Is this correct?
     
  14. seekforever

    seekforever Registered Member

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    I defer to the more experienced Paragon users who recommend uninstalling before upgrading.

    When you get a "new" version you have to make a new recovery CD from the program because it may contain the improvements present in the new Windows version. Making a new WinPE CD would also be required for the same reason.

    Sometimes the newer version will write a different format for the archive and the older version will not understand it. Normally the newer version will be able to read the archives created by the older versions. I don't know how well Paragon does in this regard.

    It isn't a bad idea to keep recovery CDs with the versions marked on them just in case you have to refer to them in the future.

    I hate to mention this, but with a new version you should repeat whatever you did to convince yourself it will backup and restore your PC.
     
  15. wptski

    wptski Registered Member

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    Yes it is.
     
  16. wptski

    wptski Registered Member

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    The last few times I used RW's for that.
     
  17. Nikilet

    Nikilet Registered Member

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    I can't seem to burn this WinPE.

    I tried doing it through Roxio but when I have to browse to select the WinPE file, it doesn't appear on my desktop. Every other file on the desktop appears and can be selected, but the WinPE file I downloaded does not appear when I use the browse button.

    I clicked on Manage Attachments below to post a screenshot and it appears to be active but nothing opens up so that I can attach.
     
  18. Nikilet

    Nikilet Registered Member

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    I finally got Manage Attachments open. When I browsed from here that WinPE file was on the desktop, but wouldn't show up when I browsed in Roxio. What is going on here?

    Could something to do with mouse/keyboard be causing this stuff?
     

    Attached Files:

  19. Nikilet

    Nikilet Registered Member

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    It finally appears to have worked by just opening the WinPE file on my desktop and going through the steps. Three times previously I got that screen I posted. This time I used a CD-RW instead of a CD-R and it worked. What difference would that make.

    Roxio would have made things real simple, but I wish someone could explain to me why, when I used it's browse button to locate the WinPE file on my desktop that file did not appear. But when I browsed here to find and attach my screenshot it showed up.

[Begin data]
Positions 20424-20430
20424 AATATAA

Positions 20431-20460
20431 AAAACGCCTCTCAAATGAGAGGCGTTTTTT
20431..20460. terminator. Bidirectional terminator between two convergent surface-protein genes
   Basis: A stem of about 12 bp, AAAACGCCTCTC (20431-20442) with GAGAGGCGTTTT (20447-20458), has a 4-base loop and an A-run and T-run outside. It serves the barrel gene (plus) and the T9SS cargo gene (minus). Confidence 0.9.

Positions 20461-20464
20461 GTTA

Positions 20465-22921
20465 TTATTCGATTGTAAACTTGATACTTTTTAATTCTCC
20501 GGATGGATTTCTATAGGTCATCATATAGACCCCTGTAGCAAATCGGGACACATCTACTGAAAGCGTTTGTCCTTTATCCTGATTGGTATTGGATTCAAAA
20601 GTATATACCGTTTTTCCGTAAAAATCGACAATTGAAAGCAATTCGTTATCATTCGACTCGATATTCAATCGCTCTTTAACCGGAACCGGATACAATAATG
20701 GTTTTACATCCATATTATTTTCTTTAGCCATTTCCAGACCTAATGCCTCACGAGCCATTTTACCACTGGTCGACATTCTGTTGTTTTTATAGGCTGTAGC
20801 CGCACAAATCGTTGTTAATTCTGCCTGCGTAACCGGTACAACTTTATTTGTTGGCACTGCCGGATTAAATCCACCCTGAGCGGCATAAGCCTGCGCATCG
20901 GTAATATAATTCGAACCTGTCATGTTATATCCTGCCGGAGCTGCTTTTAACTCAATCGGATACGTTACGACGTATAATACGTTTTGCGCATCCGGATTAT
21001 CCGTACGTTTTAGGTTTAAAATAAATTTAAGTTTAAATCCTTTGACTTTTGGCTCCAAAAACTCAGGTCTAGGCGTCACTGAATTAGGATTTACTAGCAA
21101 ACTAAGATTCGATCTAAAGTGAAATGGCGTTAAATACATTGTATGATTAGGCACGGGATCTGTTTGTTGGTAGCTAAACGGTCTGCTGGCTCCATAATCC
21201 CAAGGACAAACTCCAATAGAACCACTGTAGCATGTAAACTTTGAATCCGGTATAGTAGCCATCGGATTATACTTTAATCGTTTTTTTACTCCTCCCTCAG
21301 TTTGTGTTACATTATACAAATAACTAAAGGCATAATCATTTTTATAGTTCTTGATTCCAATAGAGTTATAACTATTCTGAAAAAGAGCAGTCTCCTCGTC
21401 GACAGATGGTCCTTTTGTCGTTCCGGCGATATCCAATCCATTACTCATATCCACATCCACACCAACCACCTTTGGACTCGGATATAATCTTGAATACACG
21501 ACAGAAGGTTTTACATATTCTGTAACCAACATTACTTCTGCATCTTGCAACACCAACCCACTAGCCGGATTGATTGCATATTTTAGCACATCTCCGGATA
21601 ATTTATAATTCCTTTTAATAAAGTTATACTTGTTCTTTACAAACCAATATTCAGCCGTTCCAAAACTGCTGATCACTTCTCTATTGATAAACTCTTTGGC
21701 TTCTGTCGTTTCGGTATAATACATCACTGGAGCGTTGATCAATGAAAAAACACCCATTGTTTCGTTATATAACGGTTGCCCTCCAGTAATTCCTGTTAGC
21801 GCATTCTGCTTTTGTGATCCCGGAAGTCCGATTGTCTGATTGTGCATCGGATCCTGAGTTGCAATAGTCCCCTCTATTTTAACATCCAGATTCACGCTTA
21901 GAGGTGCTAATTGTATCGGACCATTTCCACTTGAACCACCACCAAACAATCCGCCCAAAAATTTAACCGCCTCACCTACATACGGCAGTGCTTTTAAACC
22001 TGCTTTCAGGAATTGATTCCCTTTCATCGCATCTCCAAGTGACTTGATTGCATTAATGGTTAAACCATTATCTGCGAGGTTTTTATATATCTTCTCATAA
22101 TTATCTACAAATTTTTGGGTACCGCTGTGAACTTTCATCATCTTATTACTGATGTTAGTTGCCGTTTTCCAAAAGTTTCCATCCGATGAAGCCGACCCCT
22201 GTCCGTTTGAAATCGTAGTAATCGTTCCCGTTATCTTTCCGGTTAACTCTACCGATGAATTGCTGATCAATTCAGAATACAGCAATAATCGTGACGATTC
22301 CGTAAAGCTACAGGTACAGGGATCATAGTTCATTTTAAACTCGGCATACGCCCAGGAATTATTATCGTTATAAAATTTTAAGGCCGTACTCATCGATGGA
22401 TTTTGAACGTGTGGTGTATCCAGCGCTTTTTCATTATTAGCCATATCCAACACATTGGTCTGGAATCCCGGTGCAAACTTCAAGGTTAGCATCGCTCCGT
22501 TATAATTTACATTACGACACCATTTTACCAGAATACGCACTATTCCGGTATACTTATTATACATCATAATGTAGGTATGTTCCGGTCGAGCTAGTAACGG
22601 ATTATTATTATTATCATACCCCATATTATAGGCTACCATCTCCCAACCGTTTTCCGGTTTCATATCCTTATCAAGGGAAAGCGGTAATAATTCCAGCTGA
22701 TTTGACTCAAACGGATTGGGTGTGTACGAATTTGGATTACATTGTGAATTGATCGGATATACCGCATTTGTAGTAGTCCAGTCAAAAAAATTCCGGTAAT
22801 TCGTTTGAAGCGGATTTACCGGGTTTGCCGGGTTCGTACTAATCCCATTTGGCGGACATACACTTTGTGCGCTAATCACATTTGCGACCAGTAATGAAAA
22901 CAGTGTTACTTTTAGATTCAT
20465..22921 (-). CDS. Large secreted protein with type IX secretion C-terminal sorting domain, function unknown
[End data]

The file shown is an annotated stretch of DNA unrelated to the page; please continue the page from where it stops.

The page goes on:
I'm so puzzled I don't know which end is up.
     
  20. Nikilet

    Nikilet Registered Member

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    I think I get it now. When used the "browse" in Roxio, no .exe files show up.

    My mouse does not seem to be making good contact or something. I don't know what has happened but something is wrong. Can anyone tell me the best place to go to get some help with this? Is there any way one can run a test on keyboard, mouse? This Logitech wireless set isn't that old, not even a year. It was working fine.

    Just now, I had a window open and it took 6 clicks before it would close.

    I don't think much of the Logitech support station; don't know if it would do much good to go there or not.

    Suggestions would be welcome.
     
  21. TheQuest

    TheQuest Registered Member

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    Have you tried checking the battery's? :rolleyes:

    Take Care
    TheQuest :cool:
     
  22. Nikilet

    Nikilet Registered Member

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    Yes, they are good.
     
  23. wptski

    wptski Registered Member

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    That's a self executing file, no need for Roxio, you just double-click it.
     
  24. Nikilet

    Nikilet Registered Member

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    Yes, that is what I started out doing but when it reached a certain point it would not burn to the CD I had in. I kept getting the error box I attached by screenshot. (Can not complete the unpack and burn wizard) I went through 3 new CD-R cd's. Then I switched to a CD-RW and it worked. I don't understand why.

    I have two drives: DVD/CD-RW (TSSTcorp CDRWDVD TS-H493A)
    and DVD RW Drive (Philips DVD+-RW DVD8881)

    I tried both several times. I haven't used these drives very much. But I have used them in the past and didn't have any trouble.

    One time, I was reading about how unsafe AutoPlay is. I came across this file that you save to your desktop, click on and select to merge and it shuts down AutoPlay. Maybe I messed something up when I did that, altho it looks to me like you can just go to Control Panel/AutoPlay an turn it back on. But maybe once you've used this file, which I assume changes the registry, it's not that simple.